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Steve Griffin, Deseret News
BYU tight end JJ Nwigwe talks with the media at the BYU football media day in the BYU Broadcasting Building no the BYU campus in Provo on Friday, June 22, 2018.

PROVO — JJ Nwigwe’s transition from offensive lineman to tight end is a journey from pancake artist to combo blocker and finesse pass catcher in BYU’s offense. But it has become a little more than that.

Nwigwe’s work has become kind of symbolic of this 2018 squad: a guy trying to do something better and finding teammates flocking to his aid. It’s a familiar tutelage at the QB position, safety corps, cornerbacks, receivers and other groups.

Yes, it is kind of cheesy, this mass helpfest. But unlike the cutthroat act of sabotaging teammates as a rite of passage in the NFL, this team has taken to rescue one another in drills like a line of firemen.

You go 4-9, the clarion call is all hands on deck, and backs get covered.

" The new coaching staff has brought in a new motto, ‘Built not Born,’ and we are all working hard to be the best we can at doing our jobs. "
BYU tight end JJ Nwigwe

Nwigwe’s got support all over the place. He’s got QBs pulling for him. He’s got freshman All-American teammate Matt Bushman at his side. He’s got receivers giving him tips. He takes on the JUGS machine and he’s got an audience to help sharpen his hand-eye coordination. He’s got all kinds of technique talkers, coaches and drillmasters ready to help. Nwigwe had just one catch for 12 yards last season. Nobody wants defenses to disrespect him as a catching tight end and see him as a “run block only” tight end in formations.

“We all know what happened last season and we want to leave that behind,” said Nwigwe.

“The new coaching staff has brought in a new motto, ‘Built not Born,’ and we are all working hard to be the best we can at doing our jobs.”

Nwigwe says he feels more like a tight end now than he did a year ago in fall camp. “It’s been a lot of help from a lot of guys like Akile Davis, Micah Simon. I’ve been catching a lot of passes this summer every day. They’ve been saying ‘Let’s go catch right now’ all the time. They’ve helped me with my routes and making the break on the ball.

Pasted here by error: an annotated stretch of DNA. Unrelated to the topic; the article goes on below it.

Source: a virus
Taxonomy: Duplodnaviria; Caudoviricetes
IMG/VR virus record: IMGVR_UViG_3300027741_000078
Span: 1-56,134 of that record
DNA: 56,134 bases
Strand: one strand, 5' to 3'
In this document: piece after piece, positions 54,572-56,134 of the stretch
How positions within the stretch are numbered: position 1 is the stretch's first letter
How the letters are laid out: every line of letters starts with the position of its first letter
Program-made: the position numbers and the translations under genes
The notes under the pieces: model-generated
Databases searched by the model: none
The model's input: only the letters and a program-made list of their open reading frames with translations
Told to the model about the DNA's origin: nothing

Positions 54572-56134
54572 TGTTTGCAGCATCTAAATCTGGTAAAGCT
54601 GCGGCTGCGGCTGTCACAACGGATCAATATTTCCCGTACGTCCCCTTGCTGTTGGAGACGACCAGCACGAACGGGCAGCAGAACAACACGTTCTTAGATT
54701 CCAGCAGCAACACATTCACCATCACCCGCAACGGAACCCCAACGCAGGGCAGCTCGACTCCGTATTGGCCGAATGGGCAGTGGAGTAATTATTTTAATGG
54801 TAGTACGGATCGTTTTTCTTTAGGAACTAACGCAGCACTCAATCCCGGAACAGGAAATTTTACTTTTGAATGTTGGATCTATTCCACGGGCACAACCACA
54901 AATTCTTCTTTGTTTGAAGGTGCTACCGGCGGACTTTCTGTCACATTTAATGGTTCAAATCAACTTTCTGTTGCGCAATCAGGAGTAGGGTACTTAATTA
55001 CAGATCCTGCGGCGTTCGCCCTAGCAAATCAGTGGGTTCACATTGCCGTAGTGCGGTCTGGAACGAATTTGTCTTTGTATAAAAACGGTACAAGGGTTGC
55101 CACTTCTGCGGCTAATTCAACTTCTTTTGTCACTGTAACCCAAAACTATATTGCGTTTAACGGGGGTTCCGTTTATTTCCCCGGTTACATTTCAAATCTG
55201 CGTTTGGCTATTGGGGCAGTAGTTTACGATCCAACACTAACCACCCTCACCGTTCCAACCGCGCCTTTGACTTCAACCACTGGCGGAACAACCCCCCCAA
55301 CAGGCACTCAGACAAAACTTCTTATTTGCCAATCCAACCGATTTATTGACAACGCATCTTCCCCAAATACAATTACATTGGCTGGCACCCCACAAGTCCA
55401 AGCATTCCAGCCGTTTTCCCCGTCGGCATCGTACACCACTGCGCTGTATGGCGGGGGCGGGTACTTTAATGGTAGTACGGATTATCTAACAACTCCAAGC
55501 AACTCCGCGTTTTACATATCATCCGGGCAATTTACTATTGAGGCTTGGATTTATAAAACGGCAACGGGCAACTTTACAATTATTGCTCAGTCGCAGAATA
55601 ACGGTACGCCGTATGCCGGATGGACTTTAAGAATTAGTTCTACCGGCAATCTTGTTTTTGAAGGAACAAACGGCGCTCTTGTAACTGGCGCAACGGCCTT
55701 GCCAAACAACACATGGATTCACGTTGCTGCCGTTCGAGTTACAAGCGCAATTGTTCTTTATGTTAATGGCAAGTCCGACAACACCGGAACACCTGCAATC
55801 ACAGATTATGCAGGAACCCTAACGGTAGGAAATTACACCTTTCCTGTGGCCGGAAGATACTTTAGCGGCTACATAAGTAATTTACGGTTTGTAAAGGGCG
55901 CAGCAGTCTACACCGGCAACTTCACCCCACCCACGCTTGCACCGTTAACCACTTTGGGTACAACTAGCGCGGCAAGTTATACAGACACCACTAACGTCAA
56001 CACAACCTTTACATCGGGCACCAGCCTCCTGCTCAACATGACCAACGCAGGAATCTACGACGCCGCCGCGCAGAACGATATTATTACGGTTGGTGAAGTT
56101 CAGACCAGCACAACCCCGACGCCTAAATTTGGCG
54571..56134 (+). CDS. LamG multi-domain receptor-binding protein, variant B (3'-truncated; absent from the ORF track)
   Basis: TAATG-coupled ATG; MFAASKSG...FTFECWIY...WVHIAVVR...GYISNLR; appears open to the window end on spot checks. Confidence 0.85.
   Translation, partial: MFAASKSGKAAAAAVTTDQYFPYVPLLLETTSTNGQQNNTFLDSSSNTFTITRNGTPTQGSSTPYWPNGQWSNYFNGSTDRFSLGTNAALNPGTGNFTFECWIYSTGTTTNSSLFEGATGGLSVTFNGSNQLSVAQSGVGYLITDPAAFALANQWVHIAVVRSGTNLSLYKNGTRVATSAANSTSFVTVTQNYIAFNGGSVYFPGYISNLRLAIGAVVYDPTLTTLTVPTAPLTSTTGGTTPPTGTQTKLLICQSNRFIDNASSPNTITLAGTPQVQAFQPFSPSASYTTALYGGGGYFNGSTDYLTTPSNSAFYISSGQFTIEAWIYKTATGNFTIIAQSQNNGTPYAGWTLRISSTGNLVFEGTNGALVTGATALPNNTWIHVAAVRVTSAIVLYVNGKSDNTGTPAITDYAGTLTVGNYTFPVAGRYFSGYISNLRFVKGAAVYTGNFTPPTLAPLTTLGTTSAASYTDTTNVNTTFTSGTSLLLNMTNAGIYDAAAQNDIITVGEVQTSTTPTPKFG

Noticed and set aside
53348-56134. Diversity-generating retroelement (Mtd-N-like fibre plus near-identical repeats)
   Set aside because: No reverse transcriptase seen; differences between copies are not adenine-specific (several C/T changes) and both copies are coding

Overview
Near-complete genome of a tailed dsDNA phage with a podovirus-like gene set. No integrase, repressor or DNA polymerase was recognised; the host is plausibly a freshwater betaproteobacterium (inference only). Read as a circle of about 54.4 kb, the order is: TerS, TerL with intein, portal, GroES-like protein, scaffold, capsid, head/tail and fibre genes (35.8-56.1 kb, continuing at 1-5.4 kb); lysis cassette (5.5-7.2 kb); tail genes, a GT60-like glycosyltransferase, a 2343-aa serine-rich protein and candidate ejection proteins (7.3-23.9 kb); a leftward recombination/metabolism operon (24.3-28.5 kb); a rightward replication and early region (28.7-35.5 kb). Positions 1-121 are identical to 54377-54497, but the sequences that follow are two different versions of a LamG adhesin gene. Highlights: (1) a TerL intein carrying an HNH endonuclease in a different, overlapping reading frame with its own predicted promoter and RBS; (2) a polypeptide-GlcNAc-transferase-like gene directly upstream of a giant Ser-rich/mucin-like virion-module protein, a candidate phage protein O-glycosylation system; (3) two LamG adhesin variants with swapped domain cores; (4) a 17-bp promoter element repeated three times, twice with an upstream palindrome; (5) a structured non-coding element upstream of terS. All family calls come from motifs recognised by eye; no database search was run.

“Everyone has put their arm around me knowing I’m making this transition and are making it easier.”

Nwigwe said it means everything to him, knowing that others want to see him succeed. “I just know they have my back and I have their back. That is what you need to depend on coming off a hard season like we had.”

He’s tried to throw and catch with as many quarterbacks as he could all summer long. “I’ve concentrated on bringing the ball in, tucking it in, finishing the play.”

Nwigwe and Bushman are joined by healed-up Moroni Laulu-Pututau (foot injury in 2017), freshman Hank Tuipulotu, Dallin Holker and Ben Ward on the roster for tight end coach Steve Clark.

It is a unit offensive coordinator Jeff Grimes needs to perform at a high level, from blocking to scheme mastery to attacking defenses with the pass threat.

18 comments on this story

Nwigwe may be the best blocker of the bunch because at 6-foot-5, 260 pounds and a former O-lineman, he’s played a blocker’s role his whole life. He just needs to perfect the art of grabbing a ball out of the air and taking on safeties, corners and linebackers rather than defensive ends and defensive tackles in the trenches.

His development is key. So is the example he’s enjoyed from teammates who have stepped up and lent a helping hand to make him better.

A new senior transfer from Hawaii from the legacy Collie clan explained how it should work.

“If you’re not dealing with 110 guys in the locker room, then you’re a little bit lost,” said receiver Dylan Collie.

“The opportunities to work with every single person and get to know them personally is what builds an actual culture and not just a team.”